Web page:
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Dr Ross J Todd Rutgers, the State University of NJ rtodd@scils.rutgers.edu. School Libraries, Productive Pedagogy and the Leading of Learning. Student Learning. School libraries as powerful and engaging places in the lives of students do not happen by chance or force. . Student Learning.

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Dr Ross J Todd Rutgers, the State University of NJ rtodd@scils.rutgers

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    1. Dr Ross J ToddRutgers, the State University of NJrtodd@scils.rutgers.edu School Libraries, Productive Pedagogy and the Leading of Learning

    2. Student Learning School libraries as powerful and engaging places in the lives of studentsdo not happen by chance or force.

    3. Student Learning Learning outcomes are achieved through deliberate actions and instructional interventions of Teacher-Librarians and Teachers working as Partner-Leaders INFORMATIONAL – TRANSFORMATONAL – FORMATIONAL

    4. A TIME OF BOLD ACTION Lauren Becall "Standing still is the fastest way of moving backwards in a rapidly changing world. Imagination is the highest kite one can fly"

    5. The Victorian Landscape Increasing acknowledgement of: • the complexity and diversity of student learning; • intellectual quality as key learning outcome; • engagement with, and ownership of learning; • integratedness of disciplinary knowledges and skills; • inclusiveness: educational leaders, learners, knowledge, community, cultural diversity; • teacher as the most important influence on student learning.

    6. REVOLTING LIBRARIANS A Time for Bold Action

    7. Revolting Librarians • “Sex, drugs, and will you please be quiet: - Our revolting jobs” • “An archivist’s classification of problem patrons” • “In the stacks and in the sack: An undercover look at librarians and erotica” • “Check out those buns: or, What do you say to a male librarian?” • “Library service to the insane” • “Being a cataloguer is better than gutting fish for a living because…” • “Astrology and library job correlation”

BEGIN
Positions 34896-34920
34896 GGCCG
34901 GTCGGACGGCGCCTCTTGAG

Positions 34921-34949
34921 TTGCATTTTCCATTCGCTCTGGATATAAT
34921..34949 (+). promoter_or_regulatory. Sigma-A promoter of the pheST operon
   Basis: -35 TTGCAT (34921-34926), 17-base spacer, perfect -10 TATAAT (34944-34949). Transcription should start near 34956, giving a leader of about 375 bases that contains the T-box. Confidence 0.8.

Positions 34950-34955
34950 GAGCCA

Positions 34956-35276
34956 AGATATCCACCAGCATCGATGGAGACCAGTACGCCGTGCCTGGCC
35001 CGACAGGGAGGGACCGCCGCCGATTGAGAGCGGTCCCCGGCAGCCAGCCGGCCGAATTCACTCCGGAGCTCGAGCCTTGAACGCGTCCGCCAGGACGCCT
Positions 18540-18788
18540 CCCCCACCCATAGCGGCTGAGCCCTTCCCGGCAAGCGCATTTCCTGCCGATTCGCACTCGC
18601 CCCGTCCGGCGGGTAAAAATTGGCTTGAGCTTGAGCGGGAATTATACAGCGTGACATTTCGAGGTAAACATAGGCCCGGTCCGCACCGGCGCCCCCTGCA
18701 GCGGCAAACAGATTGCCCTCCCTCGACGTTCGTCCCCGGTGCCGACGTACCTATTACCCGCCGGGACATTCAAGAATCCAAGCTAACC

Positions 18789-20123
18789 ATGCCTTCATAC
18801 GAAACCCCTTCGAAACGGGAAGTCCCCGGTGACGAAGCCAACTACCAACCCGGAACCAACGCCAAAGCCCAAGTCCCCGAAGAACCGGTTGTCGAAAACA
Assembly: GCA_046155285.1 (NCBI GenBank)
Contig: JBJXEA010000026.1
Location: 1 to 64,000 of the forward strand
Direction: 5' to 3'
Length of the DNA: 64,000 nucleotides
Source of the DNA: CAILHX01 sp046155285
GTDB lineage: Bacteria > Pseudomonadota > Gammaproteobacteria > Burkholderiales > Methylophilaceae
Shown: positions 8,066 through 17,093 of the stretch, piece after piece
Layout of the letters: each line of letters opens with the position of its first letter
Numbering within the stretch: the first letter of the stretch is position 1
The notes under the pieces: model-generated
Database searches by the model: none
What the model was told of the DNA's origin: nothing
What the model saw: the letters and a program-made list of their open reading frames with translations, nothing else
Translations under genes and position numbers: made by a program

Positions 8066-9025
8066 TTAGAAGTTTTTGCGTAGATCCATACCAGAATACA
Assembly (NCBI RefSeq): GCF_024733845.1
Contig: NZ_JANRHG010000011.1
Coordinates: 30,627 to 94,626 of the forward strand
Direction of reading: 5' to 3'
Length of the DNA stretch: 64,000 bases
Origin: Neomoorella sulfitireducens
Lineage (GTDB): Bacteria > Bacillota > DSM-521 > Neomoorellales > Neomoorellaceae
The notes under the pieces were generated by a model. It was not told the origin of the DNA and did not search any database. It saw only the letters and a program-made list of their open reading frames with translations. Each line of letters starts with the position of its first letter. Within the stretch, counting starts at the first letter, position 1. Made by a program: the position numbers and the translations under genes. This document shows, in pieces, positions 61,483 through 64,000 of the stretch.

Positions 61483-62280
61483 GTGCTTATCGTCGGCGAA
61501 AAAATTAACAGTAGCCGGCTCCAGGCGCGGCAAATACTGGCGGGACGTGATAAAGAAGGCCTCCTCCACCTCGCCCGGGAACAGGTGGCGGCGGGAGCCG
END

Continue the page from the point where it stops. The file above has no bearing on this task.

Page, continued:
8. Risky Business: The Leading Of Learning From authority- or role- or person-centered leadership to cultural- and learning-centered leadership explicitly focuses on leading of learning.

    9. Taking Risks • "I'm just glad it'll be Clark Gable who's falling on his face and not Gary Cooper." --Gary Cooper on his decision not to take the leading role in "Gone With the Wind.“ • "We don't like their sound, and guitar music is on the way out." --Decca Recording Co. rejecting the Beatles, 1962. • "Heavier-than-air flying machines are impossible."--Lord Kelvin, president, Royal Society, 1895. • "Louis Pasteur's theory of germs is ridiculous fiction".--Pierre Pachet, Prof. of Physiology at Toulouse, 1872

    10. Revolting Librarians Taking Risks • Stop talking about collaboration • Stop talking about information literacy • Stop talking about research projects • Stop talking about roles of teacher-librarians • Start talking about guided inquiry through information resources • Start talking knowledge outcomes, not information literacy outcomes • Start talking about intellectual quality of learning • Start talking about libraries as quality learning environments, not resource environments • Start talking the leading of learning through the library You are the information-learning specialist, working with partner-leaders to lead learning through complex and diverse resources, enabling your students to develop deep understanding of their curriculum topics

    11. The Key Question What constitutes effective shared teacher & librarian-teacher pedagogy and leading of learning through partnerships?

    12. The Principles of Learning and Teaching • The learning environment is supportive and productive • The learning environment promotes independence, interdependence and self motivation • Students’ needs, backgrounds, perspectives and interests are reflected in the learning program • Students are challenged and supported to develop deep levels of thinking and application • Assessment practices are an integral part of teaching and learning 6. Learning connects strongly with communities and practice beyond the classroom